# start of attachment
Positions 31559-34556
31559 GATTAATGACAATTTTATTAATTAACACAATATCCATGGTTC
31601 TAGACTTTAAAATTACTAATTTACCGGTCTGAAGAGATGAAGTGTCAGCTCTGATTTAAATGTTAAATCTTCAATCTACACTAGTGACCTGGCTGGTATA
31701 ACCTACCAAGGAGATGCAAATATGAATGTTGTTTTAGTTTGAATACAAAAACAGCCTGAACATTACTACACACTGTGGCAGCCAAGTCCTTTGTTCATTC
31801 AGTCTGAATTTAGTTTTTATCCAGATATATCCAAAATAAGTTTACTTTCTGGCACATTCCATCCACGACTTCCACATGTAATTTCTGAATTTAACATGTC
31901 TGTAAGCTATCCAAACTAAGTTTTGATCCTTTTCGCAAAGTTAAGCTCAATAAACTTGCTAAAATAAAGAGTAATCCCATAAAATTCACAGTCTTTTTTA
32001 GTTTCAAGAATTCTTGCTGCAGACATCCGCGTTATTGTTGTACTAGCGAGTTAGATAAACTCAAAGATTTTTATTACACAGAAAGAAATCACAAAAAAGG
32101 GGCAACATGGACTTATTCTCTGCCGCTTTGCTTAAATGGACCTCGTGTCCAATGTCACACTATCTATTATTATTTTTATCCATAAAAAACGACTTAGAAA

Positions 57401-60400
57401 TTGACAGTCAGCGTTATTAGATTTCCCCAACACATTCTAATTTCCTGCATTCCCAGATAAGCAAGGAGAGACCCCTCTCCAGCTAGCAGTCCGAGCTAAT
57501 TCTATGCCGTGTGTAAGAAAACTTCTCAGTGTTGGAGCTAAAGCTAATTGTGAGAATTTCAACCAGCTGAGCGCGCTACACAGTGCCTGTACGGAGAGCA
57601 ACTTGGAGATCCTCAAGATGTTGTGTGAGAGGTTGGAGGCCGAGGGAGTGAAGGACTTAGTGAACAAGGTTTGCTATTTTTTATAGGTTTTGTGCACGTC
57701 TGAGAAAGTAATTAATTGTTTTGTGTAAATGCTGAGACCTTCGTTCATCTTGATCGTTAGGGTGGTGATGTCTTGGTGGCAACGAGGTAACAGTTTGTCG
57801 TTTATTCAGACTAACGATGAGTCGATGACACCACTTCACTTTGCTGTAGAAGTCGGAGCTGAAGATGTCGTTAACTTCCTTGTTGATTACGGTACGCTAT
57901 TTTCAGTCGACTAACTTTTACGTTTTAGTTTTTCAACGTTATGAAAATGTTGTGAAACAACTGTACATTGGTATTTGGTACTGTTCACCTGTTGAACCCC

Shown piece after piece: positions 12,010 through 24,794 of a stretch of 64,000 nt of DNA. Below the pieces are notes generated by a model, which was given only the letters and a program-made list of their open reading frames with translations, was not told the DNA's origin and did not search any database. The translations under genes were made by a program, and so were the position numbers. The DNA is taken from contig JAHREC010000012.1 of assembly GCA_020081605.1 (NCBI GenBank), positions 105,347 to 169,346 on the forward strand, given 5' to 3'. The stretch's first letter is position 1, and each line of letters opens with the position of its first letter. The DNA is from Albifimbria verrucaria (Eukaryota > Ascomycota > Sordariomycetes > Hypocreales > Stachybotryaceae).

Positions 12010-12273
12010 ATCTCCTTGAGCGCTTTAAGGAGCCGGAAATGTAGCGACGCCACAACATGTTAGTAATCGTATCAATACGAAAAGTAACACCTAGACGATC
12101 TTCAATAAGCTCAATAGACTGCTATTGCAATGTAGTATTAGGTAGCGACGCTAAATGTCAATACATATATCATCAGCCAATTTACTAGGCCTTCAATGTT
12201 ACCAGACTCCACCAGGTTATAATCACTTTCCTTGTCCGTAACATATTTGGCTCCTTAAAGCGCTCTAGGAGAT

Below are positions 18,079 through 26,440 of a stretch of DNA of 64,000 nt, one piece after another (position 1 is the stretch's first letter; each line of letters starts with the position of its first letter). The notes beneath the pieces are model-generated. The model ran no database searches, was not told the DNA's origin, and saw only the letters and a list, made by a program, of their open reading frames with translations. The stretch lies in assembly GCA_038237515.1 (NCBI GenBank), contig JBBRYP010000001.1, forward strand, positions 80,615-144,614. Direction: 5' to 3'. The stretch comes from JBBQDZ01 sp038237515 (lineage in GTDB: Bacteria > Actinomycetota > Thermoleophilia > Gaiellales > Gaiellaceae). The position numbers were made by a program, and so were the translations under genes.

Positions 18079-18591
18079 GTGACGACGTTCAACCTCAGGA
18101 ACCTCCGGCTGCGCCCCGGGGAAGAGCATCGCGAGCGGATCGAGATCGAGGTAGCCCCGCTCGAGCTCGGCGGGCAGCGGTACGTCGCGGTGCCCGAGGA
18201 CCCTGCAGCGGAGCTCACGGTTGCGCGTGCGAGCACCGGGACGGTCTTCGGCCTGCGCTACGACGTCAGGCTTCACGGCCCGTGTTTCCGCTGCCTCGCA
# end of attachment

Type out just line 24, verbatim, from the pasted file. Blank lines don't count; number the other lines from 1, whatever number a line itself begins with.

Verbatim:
18101 ACCTCCGGCTGCGCCCCGGGGAAGAGCATCGCGAGCGGATCGAGATCGAGGTAGCCCCGCTCGAGCTCGGCGGGCAGCGGTACGTCGCGGTGCCCGAGGA